‘Danganronpa 2: Goodbye Despair’ Review

Platforms PlayStation Vita
Developer NIS America   Publisher SpikeChunsoft
Genre Visual Novel/Puzzle

Maybe I am the weird one, but there is something really captivating about a high-stakes game trope. I never get tired of it; the struggle for life, the want of hope, the reality of despair – it is fascinating! Even though it’s a concept that has been done over too many times to count, it arguably provides some the best stories – or as I said – the most captivating ones. Danganronpa: Trigger Happy Havoc is one such story. Fifteen students caught in a game of death, clinging to the hope of escape yet manipulated into despair by an evil monochromatic bear; it’s bizarre, compelling, funny, and unique. So unique, in fact, that I couldn’t imagine a scenario in which the same type of game could be played out in a sequel without seeming derivative. But here we are, seven months later with the direct sequel – Danganronpa 2: Goodbye Despair – and my goodness, it is fantastic.

For those unfamiliar with Danganronpa, it is a murder mystery visual novel with a healthy dose of puzzle-solving and social interaction. It is commonly described as an amalgam of Ace Attorney, Zero Escape, and Persona 4. And it is true – you can see a lot of what makes those games great taking shape in Danganronpa’s aesthetic, gameplay, and puzzles. Despite that, though, it is its own beast. Spearheaded by its unique and sinister villain, the game shines through brilliant story and added gameplay features.

Like the previous game, the story revolves around a group of special students who become trapped in a game of life and death. But unlike the previous title, it didn’t start this way. The protagonist, Hajime Hinata, awakes to find himself on the shores of a resort island. On it are fifteen other students, all of which are the “ultimates” of their own respective fields, examples including the “ultimate gamer” or the “ultimate gymnast.” None of them are there of their own will, and to their knowledge, they were to be enrolled in Hope’s Peak Academy, the setting of the previous game. Why are they on the island? It is a school field trip gone wrong, then instant a certain villain shows up. Despite the mystery, the students welcome the innocence of the school trip. That is… until he arrives.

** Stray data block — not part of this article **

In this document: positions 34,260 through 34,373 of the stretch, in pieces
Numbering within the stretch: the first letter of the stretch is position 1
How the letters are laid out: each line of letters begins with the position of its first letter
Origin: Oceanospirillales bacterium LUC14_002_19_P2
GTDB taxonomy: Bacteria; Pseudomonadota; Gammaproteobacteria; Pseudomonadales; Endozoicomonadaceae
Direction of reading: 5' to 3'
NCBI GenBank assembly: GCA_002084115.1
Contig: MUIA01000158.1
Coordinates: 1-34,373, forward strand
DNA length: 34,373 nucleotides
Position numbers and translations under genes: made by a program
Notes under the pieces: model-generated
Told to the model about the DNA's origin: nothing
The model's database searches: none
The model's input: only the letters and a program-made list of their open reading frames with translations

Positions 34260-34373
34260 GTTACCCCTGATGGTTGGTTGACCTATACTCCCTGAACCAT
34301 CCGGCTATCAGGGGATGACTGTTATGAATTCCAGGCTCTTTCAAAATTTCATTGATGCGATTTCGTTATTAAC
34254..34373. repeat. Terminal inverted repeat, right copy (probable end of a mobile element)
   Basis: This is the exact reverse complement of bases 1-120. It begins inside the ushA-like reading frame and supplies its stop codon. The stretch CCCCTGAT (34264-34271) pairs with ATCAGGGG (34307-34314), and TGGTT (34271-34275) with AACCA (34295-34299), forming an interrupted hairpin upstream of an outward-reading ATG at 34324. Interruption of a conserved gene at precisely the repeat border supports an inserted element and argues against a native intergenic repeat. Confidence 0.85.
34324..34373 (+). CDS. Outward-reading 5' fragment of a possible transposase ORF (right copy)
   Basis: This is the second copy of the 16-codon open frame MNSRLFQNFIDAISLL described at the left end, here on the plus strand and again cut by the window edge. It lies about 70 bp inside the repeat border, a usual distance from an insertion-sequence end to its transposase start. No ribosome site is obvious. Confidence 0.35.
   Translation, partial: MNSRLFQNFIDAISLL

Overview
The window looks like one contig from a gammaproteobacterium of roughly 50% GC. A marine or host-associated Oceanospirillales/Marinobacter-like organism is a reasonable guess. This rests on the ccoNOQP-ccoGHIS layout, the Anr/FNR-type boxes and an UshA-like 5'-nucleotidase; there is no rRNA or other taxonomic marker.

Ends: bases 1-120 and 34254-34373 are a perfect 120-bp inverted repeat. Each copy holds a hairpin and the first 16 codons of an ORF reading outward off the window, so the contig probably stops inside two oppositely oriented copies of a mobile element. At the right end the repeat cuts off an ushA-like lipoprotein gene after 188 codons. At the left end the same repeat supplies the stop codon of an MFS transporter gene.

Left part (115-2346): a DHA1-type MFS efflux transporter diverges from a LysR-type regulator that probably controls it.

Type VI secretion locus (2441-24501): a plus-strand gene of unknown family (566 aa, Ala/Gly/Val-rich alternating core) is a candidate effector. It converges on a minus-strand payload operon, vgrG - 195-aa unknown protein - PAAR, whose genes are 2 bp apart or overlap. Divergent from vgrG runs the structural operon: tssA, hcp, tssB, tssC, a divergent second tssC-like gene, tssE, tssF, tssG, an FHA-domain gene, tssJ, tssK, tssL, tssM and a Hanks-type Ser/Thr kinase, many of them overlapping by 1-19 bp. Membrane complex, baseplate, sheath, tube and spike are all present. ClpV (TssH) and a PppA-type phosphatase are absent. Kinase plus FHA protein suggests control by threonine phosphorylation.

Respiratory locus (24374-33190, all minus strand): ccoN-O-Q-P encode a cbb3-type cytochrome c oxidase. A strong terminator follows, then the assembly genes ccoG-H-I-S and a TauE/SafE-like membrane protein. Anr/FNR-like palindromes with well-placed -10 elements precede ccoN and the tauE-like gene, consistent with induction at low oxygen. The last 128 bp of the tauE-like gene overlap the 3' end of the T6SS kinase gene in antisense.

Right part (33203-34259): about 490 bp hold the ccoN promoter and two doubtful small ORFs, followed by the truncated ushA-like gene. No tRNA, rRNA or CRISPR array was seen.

Monokuma, everyone’s favorite evil monochromatic bear, is that catalyst for the killing to begin. In cheeky form, he even begins by saying that similar twists and tricks from the previous game are either in play or not, so as to give the player the immediate realization that this is a completely different situation to the last. He wasn’t just giving the character’s motive to kill; he was giving you a motive to continue playing the game. Any reservations about the game being the same as before, were lifted the moment Monokuma is the game’s centerpiece; he’ll make you laugh, he’ll make you frustrated, and he’ll make you wonder. But what is Monokuma without his game pieces – the students?

Danganronpa 2 features a very diverse set of characters. Sixteen in total, each has a specific set of skills of which they are the best at; everyone except the protagonist – he does not know his gift, his “ultimate” ability. And while Hajime is a more interesting character than his predecessor, Makoto Naegi, the rest of the cast, just like before, is far more interesting. The ultimate gamer Chiaki is a clear standout among the group students, as is the mysterious Nagito Komaeda. But the rest of the cast is just as memorable and leave a lasting impression even after some of them die. And yes, some of them will die. There is no escaping this, and like the last game, their deaths are something… unique.

The whole of the story creates around a twenty-hour narrative, filled with plenty of plot twists and brain teasing puzzles. It follows the same set up as the previous game. It plays out in chapters with visual novel-like story sequence, followed by an investigation and ultimately a trial. The story only deviates from this format in one section, but to say why would spoil one of the best chapters. Just know that each investigation brings its own flavor, more so than the last game. Even though there might not be much change in the story and investigation sequences, there are some changes to trial phases.